Design Realization lecture 26 John Canny 11/25/03 Last time

Reflection, Scattering Refraction, TIR Retro-reflection Lenses This time

Lenses reviewed: convex spherical lenses. Ray diagrams. Real and virtual images. More on lenses. Concave and aspheric lenses. Fresnel optics: Lenses: spherical and aspheric Lenticular arrays Prisms

Refraction ray representation In terms of rays, light bends toward the normal in the slower material. Refractive indices

Water is approximately 1.33 Normal glass and acrylic plastic is about 1.5 Polycarbonate is about 1.56 Highest optical plastic index is 1.66 Bismuth glass is over 2 Diamond is 2.42 Lenses

If light comes from a point source that is further away than the focal length, it will focus to another point on the other side. Lenses When there are two focal points f1 , f2 (sometimes called conjugates), then they satisfy: 1 1 1

f f1 f 2 Ray diagrams real & virtual images Tracing a pair of rays from the top and bottom of the object allows us to find the orientation and size of an image. The pair of rays from a point converge at some distance from the lens, defining the image distance.

One pair of rays are usually straight ray through the axis of the lens. Real images An object further than the focal length away from the lens forms a convergent real image. Virtual images An object closer than the focal length forms a virtual image on the same side of the lens.

Virtual images Virtual images can be created with concave lenses, which are smaller than the object. Spherical Lenses If a thin lens consists of spherical surfaces with radii r1 and r2, then the focal length satisfies 1/f = ( - 1) (1/r1 - 1/r2) this is known as the lens-makers formula.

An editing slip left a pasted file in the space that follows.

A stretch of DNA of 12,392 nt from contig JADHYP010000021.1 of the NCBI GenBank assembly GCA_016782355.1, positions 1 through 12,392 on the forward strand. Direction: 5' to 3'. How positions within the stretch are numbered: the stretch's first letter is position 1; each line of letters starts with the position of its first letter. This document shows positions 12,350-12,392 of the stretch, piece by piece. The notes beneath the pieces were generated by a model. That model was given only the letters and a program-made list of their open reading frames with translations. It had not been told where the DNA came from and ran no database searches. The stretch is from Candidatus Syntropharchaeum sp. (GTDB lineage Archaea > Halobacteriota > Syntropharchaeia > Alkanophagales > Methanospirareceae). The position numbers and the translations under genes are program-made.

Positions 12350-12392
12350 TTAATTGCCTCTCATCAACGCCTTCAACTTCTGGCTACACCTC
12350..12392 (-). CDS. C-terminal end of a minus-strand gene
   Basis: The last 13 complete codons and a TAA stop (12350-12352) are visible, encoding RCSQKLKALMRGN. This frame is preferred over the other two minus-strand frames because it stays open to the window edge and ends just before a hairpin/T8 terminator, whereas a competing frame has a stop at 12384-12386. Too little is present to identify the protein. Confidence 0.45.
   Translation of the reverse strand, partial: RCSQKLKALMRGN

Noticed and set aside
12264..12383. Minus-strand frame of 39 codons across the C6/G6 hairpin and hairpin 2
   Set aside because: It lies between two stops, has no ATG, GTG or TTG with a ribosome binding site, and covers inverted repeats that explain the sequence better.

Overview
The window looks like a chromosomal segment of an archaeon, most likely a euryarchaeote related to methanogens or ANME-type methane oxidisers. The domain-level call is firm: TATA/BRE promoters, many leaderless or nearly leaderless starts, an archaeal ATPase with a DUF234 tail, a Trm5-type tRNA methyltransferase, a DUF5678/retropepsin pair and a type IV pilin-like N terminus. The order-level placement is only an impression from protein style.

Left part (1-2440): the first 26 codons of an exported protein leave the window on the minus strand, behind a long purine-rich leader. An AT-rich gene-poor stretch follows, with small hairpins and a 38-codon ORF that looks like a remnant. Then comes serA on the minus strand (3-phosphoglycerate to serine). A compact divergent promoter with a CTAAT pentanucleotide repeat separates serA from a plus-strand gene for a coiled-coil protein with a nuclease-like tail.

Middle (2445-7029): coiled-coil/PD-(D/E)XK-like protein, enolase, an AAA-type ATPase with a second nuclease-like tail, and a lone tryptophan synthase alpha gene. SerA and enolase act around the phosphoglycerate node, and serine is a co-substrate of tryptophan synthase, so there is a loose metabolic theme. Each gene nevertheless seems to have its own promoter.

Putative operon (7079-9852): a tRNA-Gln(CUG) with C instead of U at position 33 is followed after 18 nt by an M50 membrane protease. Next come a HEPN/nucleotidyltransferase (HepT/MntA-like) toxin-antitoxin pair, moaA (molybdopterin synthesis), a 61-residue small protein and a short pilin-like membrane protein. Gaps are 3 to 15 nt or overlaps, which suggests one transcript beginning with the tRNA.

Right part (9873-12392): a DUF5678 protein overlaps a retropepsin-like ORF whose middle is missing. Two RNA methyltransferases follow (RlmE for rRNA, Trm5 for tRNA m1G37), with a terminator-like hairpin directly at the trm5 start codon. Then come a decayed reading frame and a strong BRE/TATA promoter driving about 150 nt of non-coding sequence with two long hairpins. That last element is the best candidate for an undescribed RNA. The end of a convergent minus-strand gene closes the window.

Thick Lenses The above approximations apply to thin lenses. Thick lenses use different approximations (based on paraxial rays). Principal planes and Gullstrands equation are used to compute focal length etc. See: http://hyperphysics.phy-astr.gsu.edu Thick Lenses

The above approximations apply to thin lenses. Thick lenses use different approximations (based on paraxial rays). Principal planes and Gullstrands equation are used to compute focal length etc. See: http://hyperphysics.phy-astr.gsu.edu The matrix method can also be used: Matrix method

Lens effects can be approximated with 2D matrices. r1 = incoming ray, r2 = outgoing. Let r = (, y) be a ray, where is its angle from horizontal, and y is its vertical coordinate. A lens can be represented as a matrix M: 2 a b 1 r2 Mr1

c d y1 y2 Matrix method: thin lens example Rays through the origin do not change direction, so a = 1. Rays through the origin do not change y-value,

so c = 0. Assume the lens is at the origin, so intercept does not change, d = 1. If incoming angle = 0, outgoing rays converge at the focal length, so b = -1/f. Matrix method: thin lens example Thin lens matrix is:

1 M 0 1 f

1 Matrix method: half-lens example For the transition from air to glass on the entry side of the lens, the incoming ray angle is weakened by the refractive index ratio, so: 1 2

M 0 1 f

1 Matrix method: translation Within a thick lens, direction does not change but the intercept changes 1 M d 2

0 1 Thick lens matrix We derive the thick-lens matrix by multiplying two half-lenses with a translation in between. The result is (d is lens thickness):

1 d f 2 M d 1 1 d

f1 f 2 f1 f 2 1 d f1

Spherical aberration Cylindrical lenses do not converge to a point outer rays converge closer: Multi-element lenses Are used to reduce aberration. Aspheric lenses